Sometimes I feel like I can understand what it's like to come out as a homosexual. That lovely freeing feeling of telling the world what you believe, but at the same time knowing it will lose you friends, family and possibly co-workers.
This question looks a little bit strange to me, maybe because I'm not from the USA (I'm from Switzerland). To be an atheis is normal to me. I undersand that it may be difficult for guy people to "admit" to their relatives that they are gay. But that could not be compared with this conviction. To be an atheis is so normal like to have brown hair or blue eyes. :-) It's just nothing special.

I personally think it's odd to believe in something supernatural, and not to trust in science and reason.
Jeez... I wish I lived in a country where it was normal to be Atheist. Here, it honestly does feel like telling someone you're gay. It's like belonging to a secret cult almost, because you can't just bring it up anywhere without knowing what the people around you believe... unless you wanted to be verbally assaulted or avoided like the plague.
Being gay is often seen as more acceptable, just so long as you're not an atheist as well.
I wear my Think Atheist bracelets 24-7 and have never had a problem. (I've got some nasty scars on my right hand and wrist, so I always wear SOMETHING there to distract/cover, and these are pretty hygienic and look cool.) When I was in Thailand, pretty much all my friends were atheist or Buddhist, so no one to really froth at the mouth. Now that I'm in Scotland, no one cares, either. Really, the biggest battles I get are on the internet.
My family is on the other side of the globe, so it isn't a big deal. I'm not really close to any living relatives, anyway. The aunties I am close to know. One isn't religious at all and has an openly gay son. She's more deist than anything. The other is Mormon and doesn't believe in hell, anyway. Since she didn't agree with the religion I was raised in to begin with, I haven't 'turned from god' but instead 'never knew him to begin with' so I'm not a Daughter of Perdition. That means she's going to do a post-death baptism on me so I can get into heaven. Um.. cool! It makes her feel better, so that's ok.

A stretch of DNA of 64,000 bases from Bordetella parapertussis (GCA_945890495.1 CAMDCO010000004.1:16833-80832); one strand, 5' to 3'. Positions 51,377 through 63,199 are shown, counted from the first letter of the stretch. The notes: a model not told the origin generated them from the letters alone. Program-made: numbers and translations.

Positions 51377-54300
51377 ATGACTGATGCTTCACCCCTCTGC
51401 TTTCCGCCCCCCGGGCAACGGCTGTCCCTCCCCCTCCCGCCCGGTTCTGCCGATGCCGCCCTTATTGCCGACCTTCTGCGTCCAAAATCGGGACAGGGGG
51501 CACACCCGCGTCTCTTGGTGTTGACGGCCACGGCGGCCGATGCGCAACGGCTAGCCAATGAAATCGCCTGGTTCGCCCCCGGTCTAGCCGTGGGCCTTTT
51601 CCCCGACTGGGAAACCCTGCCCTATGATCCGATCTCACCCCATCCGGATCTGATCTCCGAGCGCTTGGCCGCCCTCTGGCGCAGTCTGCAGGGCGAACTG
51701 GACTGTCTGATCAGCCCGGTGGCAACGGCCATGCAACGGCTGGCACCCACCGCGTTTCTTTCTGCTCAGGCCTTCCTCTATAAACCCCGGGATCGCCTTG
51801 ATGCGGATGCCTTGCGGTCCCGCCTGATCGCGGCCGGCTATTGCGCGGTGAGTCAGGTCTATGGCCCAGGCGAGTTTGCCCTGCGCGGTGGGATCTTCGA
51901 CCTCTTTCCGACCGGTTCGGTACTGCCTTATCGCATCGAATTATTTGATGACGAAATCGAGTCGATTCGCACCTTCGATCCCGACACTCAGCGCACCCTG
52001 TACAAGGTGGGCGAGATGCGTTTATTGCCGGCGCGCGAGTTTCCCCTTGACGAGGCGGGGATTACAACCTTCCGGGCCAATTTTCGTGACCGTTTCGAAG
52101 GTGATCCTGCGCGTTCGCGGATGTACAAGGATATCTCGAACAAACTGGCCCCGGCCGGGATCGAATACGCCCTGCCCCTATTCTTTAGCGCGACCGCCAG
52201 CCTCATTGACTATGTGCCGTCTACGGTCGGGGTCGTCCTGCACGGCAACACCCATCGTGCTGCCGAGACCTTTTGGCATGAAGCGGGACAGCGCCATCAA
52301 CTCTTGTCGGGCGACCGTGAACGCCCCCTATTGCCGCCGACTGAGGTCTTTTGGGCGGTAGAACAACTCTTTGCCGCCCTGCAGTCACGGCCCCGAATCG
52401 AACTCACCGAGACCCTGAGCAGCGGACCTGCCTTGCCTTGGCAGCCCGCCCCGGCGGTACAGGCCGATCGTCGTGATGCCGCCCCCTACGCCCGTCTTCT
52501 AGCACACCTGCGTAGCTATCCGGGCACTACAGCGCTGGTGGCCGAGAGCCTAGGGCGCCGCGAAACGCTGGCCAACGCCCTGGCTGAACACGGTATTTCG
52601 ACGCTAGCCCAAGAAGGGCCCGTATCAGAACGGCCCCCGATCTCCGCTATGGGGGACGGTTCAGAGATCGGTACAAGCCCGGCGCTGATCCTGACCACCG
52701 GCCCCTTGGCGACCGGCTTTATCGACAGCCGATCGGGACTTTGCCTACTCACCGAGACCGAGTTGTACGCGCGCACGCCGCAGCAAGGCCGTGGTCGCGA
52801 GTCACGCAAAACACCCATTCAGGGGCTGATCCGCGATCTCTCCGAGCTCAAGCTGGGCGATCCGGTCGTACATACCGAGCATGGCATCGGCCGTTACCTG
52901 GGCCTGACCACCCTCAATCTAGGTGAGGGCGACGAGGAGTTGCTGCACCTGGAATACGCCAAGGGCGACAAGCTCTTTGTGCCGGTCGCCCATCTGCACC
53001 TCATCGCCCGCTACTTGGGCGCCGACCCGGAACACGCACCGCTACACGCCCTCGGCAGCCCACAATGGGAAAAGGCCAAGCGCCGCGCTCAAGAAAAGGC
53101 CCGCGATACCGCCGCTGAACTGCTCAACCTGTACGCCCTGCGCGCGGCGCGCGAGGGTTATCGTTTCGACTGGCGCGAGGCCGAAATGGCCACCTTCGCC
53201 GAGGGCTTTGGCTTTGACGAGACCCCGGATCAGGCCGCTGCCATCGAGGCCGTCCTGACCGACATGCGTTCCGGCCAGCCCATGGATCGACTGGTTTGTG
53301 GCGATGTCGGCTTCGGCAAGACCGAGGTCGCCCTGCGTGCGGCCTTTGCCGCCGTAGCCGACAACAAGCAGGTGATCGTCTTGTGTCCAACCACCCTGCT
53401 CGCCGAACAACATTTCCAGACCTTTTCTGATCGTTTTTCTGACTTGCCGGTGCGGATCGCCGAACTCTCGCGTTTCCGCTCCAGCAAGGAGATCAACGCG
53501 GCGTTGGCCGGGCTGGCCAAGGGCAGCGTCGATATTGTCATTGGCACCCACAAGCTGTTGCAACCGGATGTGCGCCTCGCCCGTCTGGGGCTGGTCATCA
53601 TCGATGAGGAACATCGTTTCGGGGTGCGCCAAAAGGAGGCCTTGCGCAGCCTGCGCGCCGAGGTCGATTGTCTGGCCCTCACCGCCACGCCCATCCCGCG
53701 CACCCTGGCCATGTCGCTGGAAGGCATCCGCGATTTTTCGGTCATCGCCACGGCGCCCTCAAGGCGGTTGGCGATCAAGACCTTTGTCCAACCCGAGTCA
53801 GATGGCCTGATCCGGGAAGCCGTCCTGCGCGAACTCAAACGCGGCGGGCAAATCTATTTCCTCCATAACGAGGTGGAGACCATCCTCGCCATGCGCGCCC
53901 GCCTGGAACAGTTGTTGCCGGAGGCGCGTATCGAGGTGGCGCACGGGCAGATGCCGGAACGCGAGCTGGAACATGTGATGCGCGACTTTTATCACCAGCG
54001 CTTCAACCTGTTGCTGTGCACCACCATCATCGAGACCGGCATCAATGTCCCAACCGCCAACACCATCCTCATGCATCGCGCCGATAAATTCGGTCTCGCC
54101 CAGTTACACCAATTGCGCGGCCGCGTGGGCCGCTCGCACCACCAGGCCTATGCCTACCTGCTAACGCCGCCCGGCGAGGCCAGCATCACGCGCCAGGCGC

My mom has tried to debate me on America being a 'Christian Nation' and 'Violence entered our schools when god was asked to leave' and I spanked her ass on the real facts, as well as called her out for being a personal hypocrite when it comes to scripture. She doesn't bring it up anymore. At all. Ever.
Really, the best thing they ever did was send me to church. I'm well armed when it comes to religious discussions. Too well armed. No one wants to engage me anymore :(
Sadly it looks like my next stop will be a Catholic majority country, so we'll see if my tune changes from there. It's been easy sailing so far.
An American perspective: I'm very similar to Julie with regards to my parents. I told them after I got out of the military (about 20 years ago) that I was agnostic, and it still comes up in conversation every now and then. At the time my father was a cynic who never went to church, while my mother was very active in the church. Since then my father has developed a more profound religious life style and I feel he has regrets for how he used to feel.